The challenges of implementing a solid remote training program include dealing with varying time zones, connectivity challenges, work patterns and cultural differences, Alan Price, CEO at BrightHR, writes for Forbes. His human resources software firm provides technology support for small- and medium-sized entities worldwide.
“When designing a training program to be sent to your remote employees, try to put yourself in their shoes and ask yourself a series of questions,” Price writes. “Is the interface easy to use and access? Does it teach them the skills they value and that will benefit the business? Have I set realistic targets and deadlines, and how can I track their progress?”
While Price acknowledges that remote work can exacerbate loneliness and take away from the camaraderie that workers can feel in an in-person environment, “remote working can become less of an isolating experience if managers step in to foster connection between their atomized employees.”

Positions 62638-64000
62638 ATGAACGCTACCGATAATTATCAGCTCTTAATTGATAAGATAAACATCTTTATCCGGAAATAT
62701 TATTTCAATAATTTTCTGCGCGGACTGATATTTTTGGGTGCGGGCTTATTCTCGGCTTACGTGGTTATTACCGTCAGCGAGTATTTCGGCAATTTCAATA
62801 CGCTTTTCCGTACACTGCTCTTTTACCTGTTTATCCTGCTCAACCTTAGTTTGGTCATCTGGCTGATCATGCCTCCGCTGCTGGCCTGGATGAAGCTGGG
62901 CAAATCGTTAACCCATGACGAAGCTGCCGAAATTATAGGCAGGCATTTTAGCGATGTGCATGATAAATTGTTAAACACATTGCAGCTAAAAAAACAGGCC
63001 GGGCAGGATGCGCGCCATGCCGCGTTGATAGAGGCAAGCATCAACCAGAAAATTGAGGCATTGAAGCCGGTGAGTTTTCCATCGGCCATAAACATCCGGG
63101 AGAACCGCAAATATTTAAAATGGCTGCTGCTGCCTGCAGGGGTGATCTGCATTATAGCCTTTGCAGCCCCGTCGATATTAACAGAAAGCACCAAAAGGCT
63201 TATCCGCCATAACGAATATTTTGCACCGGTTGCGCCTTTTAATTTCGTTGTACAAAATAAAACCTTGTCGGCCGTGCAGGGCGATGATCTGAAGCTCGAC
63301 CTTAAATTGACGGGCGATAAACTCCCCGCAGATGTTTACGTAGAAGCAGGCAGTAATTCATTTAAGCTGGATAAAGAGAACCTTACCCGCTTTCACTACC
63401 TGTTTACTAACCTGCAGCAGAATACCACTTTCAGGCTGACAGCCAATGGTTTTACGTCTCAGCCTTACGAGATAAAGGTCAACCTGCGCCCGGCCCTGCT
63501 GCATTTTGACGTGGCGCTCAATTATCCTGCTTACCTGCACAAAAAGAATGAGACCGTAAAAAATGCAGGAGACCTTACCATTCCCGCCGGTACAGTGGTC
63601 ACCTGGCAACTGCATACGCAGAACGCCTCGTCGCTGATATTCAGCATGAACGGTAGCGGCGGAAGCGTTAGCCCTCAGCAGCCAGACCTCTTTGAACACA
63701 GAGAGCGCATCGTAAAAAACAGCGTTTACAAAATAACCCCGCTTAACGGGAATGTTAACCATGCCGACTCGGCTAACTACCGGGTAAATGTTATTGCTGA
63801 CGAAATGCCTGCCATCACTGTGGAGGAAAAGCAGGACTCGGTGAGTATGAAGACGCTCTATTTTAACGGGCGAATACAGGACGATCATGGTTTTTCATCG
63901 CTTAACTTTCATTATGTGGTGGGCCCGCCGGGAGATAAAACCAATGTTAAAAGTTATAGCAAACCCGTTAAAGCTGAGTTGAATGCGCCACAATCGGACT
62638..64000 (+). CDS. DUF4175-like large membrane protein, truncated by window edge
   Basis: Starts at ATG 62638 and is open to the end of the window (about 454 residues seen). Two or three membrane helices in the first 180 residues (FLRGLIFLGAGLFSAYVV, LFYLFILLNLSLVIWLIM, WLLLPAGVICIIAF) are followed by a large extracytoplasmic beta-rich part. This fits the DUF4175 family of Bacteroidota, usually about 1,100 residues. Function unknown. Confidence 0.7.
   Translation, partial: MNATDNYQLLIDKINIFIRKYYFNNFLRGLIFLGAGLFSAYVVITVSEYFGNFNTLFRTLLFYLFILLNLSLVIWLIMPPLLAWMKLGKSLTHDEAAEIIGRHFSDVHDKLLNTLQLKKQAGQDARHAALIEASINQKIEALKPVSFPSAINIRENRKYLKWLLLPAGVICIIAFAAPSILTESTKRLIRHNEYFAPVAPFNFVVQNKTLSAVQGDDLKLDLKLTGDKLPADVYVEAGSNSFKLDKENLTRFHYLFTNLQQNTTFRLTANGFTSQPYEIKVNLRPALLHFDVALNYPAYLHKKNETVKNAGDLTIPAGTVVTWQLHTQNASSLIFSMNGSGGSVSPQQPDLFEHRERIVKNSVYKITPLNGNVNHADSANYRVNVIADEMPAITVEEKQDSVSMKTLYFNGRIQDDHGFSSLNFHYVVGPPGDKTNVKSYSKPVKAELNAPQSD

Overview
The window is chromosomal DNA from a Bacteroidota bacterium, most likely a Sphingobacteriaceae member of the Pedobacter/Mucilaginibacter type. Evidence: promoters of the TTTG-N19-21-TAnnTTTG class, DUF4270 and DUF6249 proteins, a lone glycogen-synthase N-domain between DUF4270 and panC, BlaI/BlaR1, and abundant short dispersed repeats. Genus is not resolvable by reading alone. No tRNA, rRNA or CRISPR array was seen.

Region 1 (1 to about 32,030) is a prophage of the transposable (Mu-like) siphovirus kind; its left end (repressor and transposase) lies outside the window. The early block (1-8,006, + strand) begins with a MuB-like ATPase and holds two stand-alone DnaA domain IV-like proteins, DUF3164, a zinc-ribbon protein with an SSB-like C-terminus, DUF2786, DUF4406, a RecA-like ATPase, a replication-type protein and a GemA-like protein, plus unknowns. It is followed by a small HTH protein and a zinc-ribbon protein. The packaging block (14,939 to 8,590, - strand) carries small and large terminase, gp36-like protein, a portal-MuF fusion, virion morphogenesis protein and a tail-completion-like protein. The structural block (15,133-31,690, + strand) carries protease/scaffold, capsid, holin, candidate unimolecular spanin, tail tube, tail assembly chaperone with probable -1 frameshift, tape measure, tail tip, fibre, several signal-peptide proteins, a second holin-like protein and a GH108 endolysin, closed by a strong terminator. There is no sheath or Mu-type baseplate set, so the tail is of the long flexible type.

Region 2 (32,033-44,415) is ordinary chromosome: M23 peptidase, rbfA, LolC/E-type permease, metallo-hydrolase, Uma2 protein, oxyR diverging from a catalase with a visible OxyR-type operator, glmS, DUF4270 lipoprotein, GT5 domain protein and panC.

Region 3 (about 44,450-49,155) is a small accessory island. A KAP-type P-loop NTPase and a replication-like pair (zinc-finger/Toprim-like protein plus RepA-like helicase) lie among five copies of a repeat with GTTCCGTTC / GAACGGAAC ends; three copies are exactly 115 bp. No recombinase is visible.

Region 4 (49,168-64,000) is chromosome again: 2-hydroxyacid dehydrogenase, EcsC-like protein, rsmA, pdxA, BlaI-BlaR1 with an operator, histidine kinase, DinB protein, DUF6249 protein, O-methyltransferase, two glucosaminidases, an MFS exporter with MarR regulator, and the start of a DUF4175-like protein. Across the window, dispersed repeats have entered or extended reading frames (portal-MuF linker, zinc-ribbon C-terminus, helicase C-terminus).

“Part of doing this is by encouraging meetings, cooperation and competition, and the sharing of expertise between team members,” he notes. “Develop a culture of peer-to-peer learning, ensuring they don’t lose out on the human touch that they might miss from the office.”